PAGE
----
First Indian Baptist aims for multi-tribal reach
PHOENIX (BP) -- When pastor Shaun Whitey asked First Indian Baptist Church in Phoenix to write down their tribal affiliation, people from nearly all of Arizona's federally-recognized tribes were represented in the congregation that Sunday, 22 people groups in all, which Whitey described as typical.
"There are several reasons why Native people come to the city: work, school or other opportunities," said Whitey, of Navajo/Seneca-Cayuga heritage. "But there's still the draw for folks to go back home: family, emergency conditions. That makes it difficult to get things like discipleship started.
"For Native people, family is probably the greatest influence and highest value," Whitey told SBC LIFE, the journal of the SBC Executive Committee. "Second would be the love for their people, their tribe."
Evangelicals interested in ministering among Native Americans across North America participated in a two-day conference, "Dimensions to Native Ministry," led by the Southern Baptist Fellowship of Native American Christians (FoNAC) and hosted by First Indian Baptist Church on the Saturday and Sunday prior the SBC annual meeting in Phoenix.
According to the U.S. Census Bureau's 2010 estimate, 2.4 percent of the population in metro Phoenix -- or about 110,000 of the region's 4.6 million people -- is Native American. North Phoenix Baptist Church started First Indian in the 1960s as a mission to better reach them.
North Phoenix's initiative was an early awareness of the need for Natives to reach Natives, Whitey said, a concept that in recent years has grown into a missional strategy.
"We realize we have many Native churches that are small and struggling, for many years depending on lots of help from the outside," said Tommy Thomas, church planting catalyst for five associations in northern Arizona.
FoNAC independently came to the same strategy when it was started in 2008. Ministry among Native people in North America has changed over the last few years from "going to" to "working with," Hawkins said.
"We saw the need for a new paradigm" of "equipping instead of just meeting needs, telling the Gospel story through the heart language and calling out versus sending in," said Hawkins, a member of the Muscogee Creek Nation. "We encourage the support of non-Natives to partner with those utilizing this missional approach to ultimately establish healthy, reproducing indigenous churches."
Whitey, as a Native American, and Josh Hodges, an Anglo, reflect the effectiveness of that missional strategy, Hawkins said. Whitey is mentoring Hodges, serving as a replanting pastor since last September of Indian Baptist Fellowship in Mesa, Ariz., which First Indian originally started in 1995. Hodges, in turn, is mentoring Troy Butler, a Navajo seen by Hodges as having the giftedness and calling of God to become a pastor.
Hodges is one of several Anglo pastors and three returning International Mission Board missionaries in Arizona with a similar story: Each recently came to the state inexplicably and individually called to Native ministry. They are now immersing themselves in the culture of the tribe or tribes in which they're ministering.
"We're so sparse with Native leadership that somebody's got to come and spend time with these [Native] guys on their terms, and that's what Josh and others are doing," Whitey said.
"Josh is meeting with people in their homes, on their terms, on their reservations. Building a culture of trust takes time and consistency. This is one of the most challenging things to do in our fast-paced, results-based world."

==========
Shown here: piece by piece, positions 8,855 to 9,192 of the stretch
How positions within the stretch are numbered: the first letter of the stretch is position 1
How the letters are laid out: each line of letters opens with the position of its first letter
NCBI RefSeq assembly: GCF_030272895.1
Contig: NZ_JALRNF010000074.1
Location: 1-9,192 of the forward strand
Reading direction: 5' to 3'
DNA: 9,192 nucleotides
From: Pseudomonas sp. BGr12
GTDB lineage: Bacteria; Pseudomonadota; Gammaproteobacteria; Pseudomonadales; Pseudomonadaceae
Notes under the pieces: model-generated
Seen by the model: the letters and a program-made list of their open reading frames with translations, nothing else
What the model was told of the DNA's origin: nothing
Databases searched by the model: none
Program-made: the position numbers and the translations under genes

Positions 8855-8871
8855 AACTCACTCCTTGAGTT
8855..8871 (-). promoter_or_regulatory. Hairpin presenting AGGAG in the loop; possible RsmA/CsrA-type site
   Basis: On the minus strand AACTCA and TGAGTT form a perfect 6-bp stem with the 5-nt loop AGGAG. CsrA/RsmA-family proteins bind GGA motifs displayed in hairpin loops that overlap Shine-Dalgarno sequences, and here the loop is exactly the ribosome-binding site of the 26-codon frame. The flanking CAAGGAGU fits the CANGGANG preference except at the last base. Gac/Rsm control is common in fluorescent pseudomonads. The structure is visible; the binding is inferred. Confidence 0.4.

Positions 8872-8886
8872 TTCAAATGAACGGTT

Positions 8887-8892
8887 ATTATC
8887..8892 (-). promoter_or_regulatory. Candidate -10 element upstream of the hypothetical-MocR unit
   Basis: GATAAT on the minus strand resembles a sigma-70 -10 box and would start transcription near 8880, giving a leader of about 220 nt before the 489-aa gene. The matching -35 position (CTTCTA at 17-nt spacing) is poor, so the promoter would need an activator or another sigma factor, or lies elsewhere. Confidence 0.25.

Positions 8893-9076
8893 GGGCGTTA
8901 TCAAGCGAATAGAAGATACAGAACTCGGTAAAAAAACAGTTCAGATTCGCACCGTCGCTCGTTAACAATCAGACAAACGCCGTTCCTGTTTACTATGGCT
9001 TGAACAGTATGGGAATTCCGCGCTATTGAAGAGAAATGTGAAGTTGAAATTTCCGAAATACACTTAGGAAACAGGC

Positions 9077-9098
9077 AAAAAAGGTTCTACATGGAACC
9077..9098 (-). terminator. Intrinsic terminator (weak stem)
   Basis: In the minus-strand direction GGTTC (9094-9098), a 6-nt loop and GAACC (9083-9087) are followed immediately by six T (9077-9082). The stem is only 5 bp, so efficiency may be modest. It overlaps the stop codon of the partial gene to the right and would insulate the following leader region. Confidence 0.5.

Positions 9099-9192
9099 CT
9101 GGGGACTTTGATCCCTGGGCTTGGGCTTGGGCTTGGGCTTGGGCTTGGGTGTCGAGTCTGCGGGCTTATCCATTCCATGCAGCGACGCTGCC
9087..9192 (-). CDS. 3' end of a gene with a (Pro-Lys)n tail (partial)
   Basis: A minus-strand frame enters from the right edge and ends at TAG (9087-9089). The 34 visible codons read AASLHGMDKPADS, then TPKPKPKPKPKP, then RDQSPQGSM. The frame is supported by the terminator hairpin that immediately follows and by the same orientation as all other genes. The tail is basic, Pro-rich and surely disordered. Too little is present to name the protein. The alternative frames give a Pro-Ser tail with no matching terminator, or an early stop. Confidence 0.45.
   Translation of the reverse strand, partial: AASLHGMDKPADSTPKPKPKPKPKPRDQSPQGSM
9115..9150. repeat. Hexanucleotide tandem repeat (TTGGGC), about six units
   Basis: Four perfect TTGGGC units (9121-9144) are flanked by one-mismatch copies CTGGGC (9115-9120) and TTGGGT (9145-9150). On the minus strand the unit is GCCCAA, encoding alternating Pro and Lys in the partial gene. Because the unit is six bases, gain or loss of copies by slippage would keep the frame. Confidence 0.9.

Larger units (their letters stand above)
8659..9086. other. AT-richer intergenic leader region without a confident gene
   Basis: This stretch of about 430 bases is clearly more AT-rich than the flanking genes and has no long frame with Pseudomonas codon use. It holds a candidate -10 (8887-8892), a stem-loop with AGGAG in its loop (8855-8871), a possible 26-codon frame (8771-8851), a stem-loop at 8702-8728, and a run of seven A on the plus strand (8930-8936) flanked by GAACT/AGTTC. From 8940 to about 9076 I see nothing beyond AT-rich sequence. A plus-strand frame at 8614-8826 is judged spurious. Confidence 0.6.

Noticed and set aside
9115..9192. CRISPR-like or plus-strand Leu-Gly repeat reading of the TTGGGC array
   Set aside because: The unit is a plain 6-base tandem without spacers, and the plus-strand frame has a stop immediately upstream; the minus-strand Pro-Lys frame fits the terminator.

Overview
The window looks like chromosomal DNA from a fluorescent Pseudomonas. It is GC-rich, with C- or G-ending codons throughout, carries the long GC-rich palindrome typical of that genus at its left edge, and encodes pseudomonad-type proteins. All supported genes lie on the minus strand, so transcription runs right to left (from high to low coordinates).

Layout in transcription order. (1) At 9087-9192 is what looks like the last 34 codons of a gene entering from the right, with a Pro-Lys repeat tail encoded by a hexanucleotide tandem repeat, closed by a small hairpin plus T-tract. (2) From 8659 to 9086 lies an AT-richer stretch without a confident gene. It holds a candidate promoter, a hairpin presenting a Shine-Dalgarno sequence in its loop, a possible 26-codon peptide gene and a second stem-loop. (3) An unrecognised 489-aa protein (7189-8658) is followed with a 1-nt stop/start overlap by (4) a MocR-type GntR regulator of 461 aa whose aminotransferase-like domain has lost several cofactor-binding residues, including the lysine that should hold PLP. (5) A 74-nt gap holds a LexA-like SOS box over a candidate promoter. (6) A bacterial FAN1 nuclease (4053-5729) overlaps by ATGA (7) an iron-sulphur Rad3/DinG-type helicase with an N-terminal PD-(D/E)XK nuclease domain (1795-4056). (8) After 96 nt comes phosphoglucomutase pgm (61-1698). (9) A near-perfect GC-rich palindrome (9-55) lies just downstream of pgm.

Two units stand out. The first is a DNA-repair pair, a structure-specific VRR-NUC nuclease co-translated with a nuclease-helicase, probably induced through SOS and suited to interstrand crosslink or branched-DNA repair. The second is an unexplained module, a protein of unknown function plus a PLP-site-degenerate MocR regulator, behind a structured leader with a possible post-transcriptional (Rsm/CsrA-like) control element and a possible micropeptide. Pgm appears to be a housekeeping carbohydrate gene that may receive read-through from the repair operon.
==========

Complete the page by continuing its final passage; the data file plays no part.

Time is an essential component to the spread of the Gospel among Natives, Whitey said. "Josh spends time with new believers in Christ by just going out there every week, and he is able to help them understand foundational truths of the Bible."
He does so, Hodges said, by "trying to be their friends, to learn from them and not just tell them what we know. Our mission is to come alongside and equip and train and send people out, and not just do the work ourselves....
"The narrative of Christianity among Native people will only change when it comes through Native people," Hodges said.
Foundational truth is another essential component of ministry to Natives, Whitey said, to counter the problem of a "Christianity-plus-Native-religion" syncretism, which is a divisive influence affecting many Native churches nationwide.
"All the churches I've been involved with to some degree have a tribal undercurrent that must be reconciled with the Gospel," Whitey said. "There is always the tribal way and the Jesus way."
Some cultural elements that might seem fascinating to a non-Native, such as eagle feathers and Native drums, have spiritual connotations that can confuse people, Whitey said.
"You just have to be very careful and ask, 'What's the meaning behind this?' There are cultural elements that people can still be part of, but you must always discern the spiritual content," he said.
An ongoing battle is the lasting effect of wounds caused by mistreatment of Native peoples in Native history. While the higher road is desired -- to forgive -- the lasting impact on Native people remains, so it is extremely difficult for them to forget, Whitey said.
All this Hodges and the other Anglos ministering to Natives in Arizona are learning. For First Indian Baptist in Phoenix, with Whitey as an electrical engineer and bivocational pastor, growing and nurturing disciples is a challenge in a place where people are continually in transition between reservation and city, as well as the church's meeting place moving locations three times in the last 10 years.
"Relationships are key," Whitey said. "You cannot speak into a Native person's life without a relationship. The relationship cannot be forced and is best when sustained over time."